About the show
Little J, he’s five and Big Cuz, she’s nine. They’re a couple of Indigenous Australian kids living with their Nanna and Old Dog. Little J and Big Cuz are busy with the ups and downs of playground and classroom. There’s always something surprising going on whether it’s at school, in the backyard...or beyond. The gaps in Nanna’s ramshackle fence lead to Saltwater, Desert and Freshwater Country. With the help of Nanna and their teacher Ms Chen, Little J and Big Cuz are finding out all about culture, community and country.
From the director
Directing and designing Little J & Big Cuz was a unique challenge and required a new approach to children’s television in Australia. Never before has an Australian animated show targeted an Indigenous audience. As an Indigenous person this seemed wrong.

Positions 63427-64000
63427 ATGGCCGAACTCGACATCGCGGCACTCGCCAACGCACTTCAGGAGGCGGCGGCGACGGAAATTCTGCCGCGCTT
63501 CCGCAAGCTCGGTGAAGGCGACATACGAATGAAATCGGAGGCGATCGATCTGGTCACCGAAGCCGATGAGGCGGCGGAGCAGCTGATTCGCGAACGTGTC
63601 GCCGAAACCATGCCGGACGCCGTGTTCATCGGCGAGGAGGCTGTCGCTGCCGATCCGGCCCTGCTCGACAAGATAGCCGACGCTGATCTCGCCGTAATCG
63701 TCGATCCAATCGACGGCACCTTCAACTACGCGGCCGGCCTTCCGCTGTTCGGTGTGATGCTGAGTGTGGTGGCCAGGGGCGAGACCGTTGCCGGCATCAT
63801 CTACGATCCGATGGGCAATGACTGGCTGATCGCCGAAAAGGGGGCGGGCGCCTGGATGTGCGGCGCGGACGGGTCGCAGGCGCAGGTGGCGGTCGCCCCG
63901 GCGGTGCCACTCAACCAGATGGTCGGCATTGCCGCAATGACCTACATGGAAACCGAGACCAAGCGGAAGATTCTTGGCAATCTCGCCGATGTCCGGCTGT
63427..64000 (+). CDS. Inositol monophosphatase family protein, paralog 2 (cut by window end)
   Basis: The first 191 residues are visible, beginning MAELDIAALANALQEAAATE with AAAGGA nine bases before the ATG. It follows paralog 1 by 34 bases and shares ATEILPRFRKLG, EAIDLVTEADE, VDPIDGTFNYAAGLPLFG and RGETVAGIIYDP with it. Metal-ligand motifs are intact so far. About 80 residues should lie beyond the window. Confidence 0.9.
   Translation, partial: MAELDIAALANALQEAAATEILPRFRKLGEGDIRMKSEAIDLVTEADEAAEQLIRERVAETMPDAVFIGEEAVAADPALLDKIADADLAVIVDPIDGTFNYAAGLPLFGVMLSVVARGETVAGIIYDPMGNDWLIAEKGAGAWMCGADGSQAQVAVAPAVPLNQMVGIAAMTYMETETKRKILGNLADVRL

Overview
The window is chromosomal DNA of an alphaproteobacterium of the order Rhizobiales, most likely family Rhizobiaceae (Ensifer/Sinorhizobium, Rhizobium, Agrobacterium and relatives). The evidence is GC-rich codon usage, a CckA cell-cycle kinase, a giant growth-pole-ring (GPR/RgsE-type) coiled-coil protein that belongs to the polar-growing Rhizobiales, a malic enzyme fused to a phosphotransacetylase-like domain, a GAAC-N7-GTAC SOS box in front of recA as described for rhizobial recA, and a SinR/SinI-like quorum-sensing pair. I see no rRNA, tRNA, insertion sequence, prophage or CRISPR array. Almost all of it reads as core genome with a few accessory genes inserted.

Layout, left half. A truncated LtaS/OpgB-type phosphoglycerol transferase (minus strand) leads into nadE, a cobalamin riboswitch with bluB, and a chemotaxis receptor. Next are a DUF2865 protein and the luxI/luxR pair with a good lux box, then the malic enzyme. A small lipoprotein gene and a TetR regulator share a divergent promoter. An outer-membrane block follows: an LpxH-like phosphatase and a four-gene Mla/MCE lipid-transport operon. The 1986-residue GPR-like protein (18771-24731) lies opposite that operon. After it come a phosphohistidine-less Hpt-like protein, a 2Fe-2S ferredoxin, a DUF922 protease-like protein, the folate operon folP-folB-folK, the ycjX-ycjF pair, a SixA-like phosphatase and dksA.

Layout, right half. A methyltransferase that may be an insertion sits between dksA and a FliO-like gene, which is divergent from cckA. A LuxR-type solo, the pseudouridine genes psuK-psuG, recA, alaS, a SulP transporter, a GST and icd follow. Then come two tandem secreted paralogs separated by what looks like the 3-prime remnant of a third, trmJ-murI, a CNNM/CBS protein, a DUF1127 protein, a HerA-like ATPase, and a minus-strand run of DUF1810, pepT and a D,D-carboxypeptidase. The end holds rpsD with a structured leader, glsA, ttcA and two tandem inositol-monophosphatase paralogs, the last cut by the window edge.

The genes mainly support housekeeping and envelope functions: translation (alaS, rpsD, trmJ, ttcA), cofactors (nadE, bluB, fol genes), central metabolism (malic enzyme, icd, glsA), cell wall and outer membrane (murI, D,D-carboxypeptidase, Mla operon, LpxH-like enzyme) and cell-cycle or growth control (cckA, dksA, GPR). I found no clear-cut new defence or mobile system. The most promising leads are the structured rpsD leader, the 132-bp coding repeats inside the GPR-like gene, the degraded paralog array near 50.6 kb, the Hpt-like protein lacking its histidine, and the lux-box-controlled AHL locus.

Aboriginal writers from across Australia sent our family of Nanna, Big Cuz, Little J and Old Dog on adventures through bush, salt water, and desert country, as well as to school. It was my job to create this as a coherent cartoon world, both recognisable and magical in its broadness and diversity; a place of wonder in which school plays an integral part.
Colour in the landscape was a crucial part of designing a recognisably Australian setting and for this I looked to artists like Albert Namatjira. The home and school environments had much Indigenous input to give a believable contemporary feel, and for detail in the landscapes native vegetation was always referenced. A design style of flat colours with outlines and crucially, shadows, became the look for the show. I aimed to make the large expanses and the intimate spaces, like the backyard, recognisable to an Aboriginal kid in a remote community as much as a kid in an outer suburb of a big city.